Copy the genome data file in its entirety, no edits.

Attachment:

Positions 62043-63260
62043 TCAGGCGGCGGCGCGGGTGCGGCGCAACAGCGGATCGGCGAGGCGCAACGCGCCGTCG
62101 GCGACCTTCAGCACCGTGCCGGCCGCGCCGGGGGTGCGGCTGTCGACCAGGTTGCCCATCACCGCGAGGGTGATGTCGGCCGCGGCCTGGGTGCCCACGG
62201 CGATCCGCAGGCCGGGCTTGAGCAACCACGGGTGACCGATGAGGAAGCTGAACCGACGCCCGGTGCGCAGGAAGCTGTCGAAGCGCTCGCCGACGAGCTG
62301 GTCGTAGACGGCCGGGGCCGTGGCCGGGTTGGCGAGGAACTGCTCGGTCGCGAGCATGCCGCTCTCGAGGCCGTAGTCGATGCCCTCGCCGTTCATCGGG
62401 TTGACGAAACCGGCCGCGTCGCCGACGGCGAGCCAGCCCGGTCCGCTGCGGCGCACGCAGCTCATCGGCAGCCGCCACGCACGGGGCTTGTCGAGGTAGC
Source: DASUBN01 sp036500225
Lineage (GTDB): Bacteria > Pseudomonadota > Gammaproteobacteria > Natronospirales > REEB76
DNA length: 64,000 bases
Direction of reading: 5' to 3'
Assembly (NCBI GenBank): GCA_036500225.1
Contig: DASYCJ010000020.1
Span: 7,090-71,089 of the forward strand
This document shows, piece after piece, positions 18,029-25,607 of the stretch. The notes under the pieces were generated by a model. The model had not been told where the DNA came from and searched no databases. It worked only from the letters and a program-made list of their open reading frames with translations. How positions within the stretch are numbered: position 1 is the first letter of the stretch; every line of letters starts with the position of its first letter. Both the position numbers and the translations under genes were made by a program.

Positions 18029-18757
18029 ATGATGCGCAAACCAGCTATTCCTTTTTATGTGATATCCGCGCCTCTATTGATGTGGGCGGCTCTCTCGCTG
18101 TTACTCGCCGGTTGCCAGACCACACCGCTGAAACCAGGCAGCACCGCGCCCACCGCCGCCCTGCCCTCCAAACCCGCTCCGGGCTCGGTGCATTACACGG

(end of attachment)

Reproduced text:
Positions 62043-63260
62043 TCAGGCGGCGGCGCGGGTGCGGCGCAACAGCGGATCGGCGAGGCGCAACGCGCCGTCG
62101 GCGACCTTCAGCACCGTGCCGGCCGCGCCGGGGGTGCGGCTGTCGACCAGGTTGCCCATCACCGCGAGGGTGATGTCGGCCGCGGCCTGGGTGCCCACGG
62201 CGATCCGCAGGCCGGGCTTGAGCAACCACGGGTGACCGATGAGGAAGCTGAACCGACGCCCGGTGCGCAGGAAGCTGTCGAAGCGCTCGCCGACGAGCTG
62301 GTCGTAGACGGCCGGGGCCGTGGCCGGGTTGGCGAGGAACTGCTCGGTCGCGAGCATGCCGCTCTCGAGGCCGTAGTCGATGCCCTCGCCGTTCATCGGG
62401 TTGACGAAACCGGCCGCGTCGCCGACGGCGAGCCAGCCCGGTCCGCTGCGGCGCACGCAGCTCATCGGCAGCCGCCACGCACGGGGCTTGTCGAGGTAGC
Source: DASUBN01 sp036500225
Lineage (GTDB): Bacteria > Pseudomonadota > Gammaproteobacteria > Natronospirales > REEB76
DNA length: 64,000 bases
Direction of reading: 5' to 3'
Assembly (NCBI GenBank): GCA_036500225.1
Contig: DASYCJ010000020.1
Span: 7,090-71,089 of the forward strand
This document shows, piece after piece, positions 18,029-25,607 of the stretch. The notes under the pieces were generated by a model. The model had not been told where the DNA came from and searched no databases. It worked only from the letters and a program-made list of their open reading frames with translations. How positions within the stretch are numbered: position 1 is the first letter of the stretch; every line of letters starts with the position of its first letter. Both the position numbers and the translations under genes were made by a program.

Positions 18029-18757
18029 ATGATGCGCAAACCAGCTATTCCTTTTTATGTGATATCCGCGCCTCTATTGATGTGGGCGGCTCTCTCGCTG
18101 TTACTCGCCGGTTGCCAGACCACACCGCTGAAACCAGGCAGCACCGCGCCCACCGCCGCCCTGCCCTCCAAACCCGCTCCGGGCTCGGTGCATTACACGG